What’s the key benefit of choosing 2.4GHz?
GLX-D operates within the 2.4GHz band, which is utilised by Wi-Fi, Bluetooth and other wireless devices. The benefit of 2.4GHz is that it’s a global band that can be used anywhere in the world, licence-free.
View all GLX-D Wireless systems over at PMT Online.
The Shure GLX-D® Advanced wireless system
is the next level in GLX-D digital audio clarity. The rack mount receiver and frequency manager system features intelligent rechargeability and seamless operation for a diverse range of applications.
GLX-D Advanced Wireless Frequency Band/Version
How many systems can I use together
? Link up to nine GLXD4R receivers in typical application environments (up to 11 under optimal conditions). Two GLX-D Frequency Managers required for communities of more than six receivers.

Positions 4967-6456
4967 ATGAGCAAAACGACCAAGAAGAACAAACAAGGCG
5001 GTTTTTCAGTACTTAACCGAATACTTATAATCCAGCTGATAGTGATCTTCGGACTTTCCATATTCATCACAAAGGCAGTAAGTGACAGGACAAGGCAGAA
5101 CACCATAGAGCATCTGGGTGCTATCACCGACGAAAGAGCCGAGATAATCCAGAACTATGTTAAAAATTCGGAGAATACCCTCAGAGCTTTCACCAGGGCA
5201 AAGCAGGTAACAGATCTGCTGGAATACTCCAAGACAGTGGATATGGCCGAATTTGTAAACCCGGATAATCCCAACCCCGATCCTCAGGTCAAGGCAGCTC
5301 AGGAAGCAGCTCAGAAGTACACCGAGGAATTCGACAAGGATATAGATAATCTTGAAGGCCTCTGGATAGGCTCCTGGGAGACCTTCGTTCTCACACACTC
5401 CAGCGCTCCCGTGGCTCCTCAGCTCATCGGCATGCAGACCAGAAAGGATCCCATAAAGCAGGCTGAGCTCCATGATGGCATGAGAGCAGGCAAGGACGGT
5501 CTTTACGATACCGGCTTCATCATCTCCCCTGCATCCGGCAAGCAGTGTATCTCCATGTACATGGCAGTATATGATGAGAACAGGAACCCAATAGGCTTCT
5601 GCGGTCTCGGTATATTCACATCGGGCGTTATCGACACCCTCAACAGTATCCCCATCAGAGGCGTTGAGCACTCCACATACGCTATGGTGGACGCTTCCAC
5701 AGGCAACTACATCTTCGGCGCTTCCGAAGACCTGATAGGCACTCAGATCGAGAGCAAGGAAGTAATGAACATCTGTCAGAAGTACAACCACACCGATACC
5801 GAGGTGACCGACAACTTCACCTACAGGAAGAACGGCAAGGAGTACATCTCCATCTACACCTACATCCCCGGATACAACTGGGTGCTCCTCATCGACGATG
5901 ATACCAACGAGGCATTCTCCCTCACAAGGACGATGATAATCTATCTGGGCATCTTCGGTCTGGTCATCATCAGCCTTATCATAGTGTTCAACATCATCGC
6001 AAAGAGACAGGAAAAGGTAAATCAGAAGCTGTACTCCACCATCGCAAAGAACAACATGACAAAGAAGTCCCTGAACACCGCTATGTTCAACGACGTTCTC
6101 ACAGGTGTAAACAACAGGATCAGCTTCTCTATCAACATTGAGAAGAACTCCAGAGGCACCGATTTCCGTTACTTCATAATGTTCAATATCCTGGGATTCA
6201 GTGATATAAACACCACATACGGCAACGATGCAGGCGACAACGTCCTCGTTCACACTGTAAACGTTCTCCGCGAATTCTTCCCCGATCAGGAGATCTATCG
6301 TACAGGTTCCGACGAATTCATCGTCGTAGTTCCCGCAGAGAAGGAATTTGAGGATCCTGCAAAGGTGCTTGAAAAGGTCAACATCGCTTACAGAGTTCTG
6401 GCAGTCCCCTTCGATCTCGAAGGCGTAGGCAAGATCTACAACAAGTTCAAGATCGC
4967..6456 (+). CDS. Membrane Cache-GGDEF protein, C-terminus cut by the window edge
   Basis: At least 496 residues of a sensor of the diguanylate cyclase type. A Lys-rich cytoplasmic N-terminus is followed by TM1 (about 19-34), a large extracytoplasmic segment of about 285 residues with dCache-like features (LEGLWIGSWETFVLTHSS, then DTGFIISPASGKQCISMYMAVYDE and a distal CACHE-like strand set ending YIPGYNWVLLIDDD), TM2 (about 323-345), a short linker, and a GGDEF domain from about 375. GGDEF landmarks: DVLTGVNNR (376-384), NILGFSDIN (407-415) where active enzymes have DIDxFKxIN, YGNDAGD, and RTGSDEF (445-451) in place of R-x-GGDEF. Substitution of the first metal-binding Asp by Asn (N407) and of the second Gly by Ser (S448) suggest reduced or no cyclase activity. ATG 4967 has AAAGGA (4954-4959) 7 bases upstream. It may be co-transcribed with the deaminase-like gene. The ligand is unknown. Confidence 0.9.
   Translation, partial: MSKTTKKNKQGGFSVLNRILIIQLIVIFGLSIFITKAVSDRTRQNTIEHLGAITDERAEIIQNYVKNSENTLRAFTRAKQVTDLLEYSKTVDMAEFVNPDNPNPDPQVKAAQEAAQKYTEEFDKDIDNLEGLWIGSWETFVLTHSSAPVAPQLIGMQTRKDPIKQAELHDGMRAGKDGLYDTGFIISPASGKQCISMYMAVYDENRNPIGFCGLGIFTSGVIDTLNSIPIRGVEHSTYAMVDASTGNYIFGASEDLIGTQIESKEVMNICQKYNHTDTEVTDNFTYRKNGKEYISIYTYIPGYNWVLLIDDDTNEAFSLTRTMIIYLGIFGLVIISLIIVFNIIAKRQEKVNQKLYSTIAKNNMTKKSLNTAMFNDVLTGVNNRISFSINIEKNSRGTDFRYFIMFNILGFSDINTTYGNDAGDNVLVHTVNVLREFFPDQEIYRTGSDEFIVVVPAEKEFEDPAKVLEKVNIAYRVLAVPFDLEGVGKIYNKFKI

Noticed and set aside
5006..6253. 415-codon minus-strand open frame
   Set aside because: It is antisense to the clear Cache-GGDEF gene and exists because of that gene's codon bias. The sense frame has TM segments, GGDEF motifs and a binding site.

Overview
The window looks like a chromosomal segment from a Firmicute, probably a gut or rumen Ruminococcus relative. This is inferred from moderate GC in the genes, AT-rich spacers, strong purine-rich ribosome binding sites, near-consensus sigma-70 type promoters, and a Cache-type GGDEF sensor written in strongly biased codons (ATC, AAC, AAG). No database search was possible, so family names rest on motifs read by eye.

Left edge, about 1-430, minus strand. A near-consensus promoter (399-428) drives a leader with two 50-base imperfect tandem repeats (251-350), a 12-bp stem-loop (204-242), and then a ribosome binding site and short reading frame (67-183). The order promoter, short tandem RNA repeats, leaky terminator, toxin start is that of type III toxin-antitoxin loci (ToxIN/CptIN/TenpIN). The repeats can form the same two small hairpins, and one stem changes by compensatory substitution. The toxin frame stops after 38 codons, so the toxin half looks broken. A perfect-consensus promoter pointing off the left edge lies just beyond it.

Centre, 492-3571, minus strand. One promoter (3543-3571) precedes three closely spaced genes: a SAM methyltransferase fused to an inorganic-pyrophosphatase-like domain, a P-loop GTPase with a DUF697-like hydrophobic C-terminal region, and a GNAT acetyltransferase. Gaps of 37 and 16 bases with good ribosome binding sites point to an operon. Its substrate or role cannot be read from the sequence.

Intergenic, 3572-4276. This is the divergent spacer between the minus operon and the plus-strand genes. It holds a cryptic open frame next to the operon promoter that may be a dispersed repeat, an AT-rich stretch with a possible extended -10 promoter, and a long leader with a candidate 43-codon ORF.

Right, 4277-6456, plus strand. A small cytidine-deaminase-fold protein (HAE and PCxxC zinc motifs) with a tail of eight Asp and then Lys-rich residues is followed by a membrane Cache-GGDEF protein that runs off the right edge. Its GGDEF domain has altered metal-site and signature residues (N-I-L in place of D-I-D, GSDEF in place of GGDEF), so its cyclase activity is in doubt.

View all Shure GLX-D® Advanced wireless systems over at PMT Online.
24-bit digital audio with professional features and simplified operation; QLX-D offers outstanding wireless functionality for demanding live sound events and installations.
QLX-D Wireless Frequency Bands/Versions:
- K51* Covers TV Channels 38 - 44 606 - 670MHz
- G51 Covers TV Channels 21 - 28 470 - 534MHz
- H51 Covers TV Channels 29 - 36 534 - 598MHz
- L51 Covers TV Channels 41 - 78 632 - 696MHz
- V51 Covers (N/A) 174 - 216MHz
- Z18* Covers (N/A) 1785 - 1805MHz
K51: Twenty-two compatible frequencies per TV Channel, i.e. Channel 38 (region dependent).
What frequency version should I purchase?
We suggest K51 as this is the primary UK version that covers Channel 38. Note that a licence is required to operate wireless microphones in Channel 38.
PSM® 300 In-Ear Monitoring
The Shure PSM® 300 In-Ear Monitoring systems
offer wireless stereo monitoring with detailed 24-bit digital audio processing. Easy to use, PSM300 offers custom control of a personal mix from two channels of audio.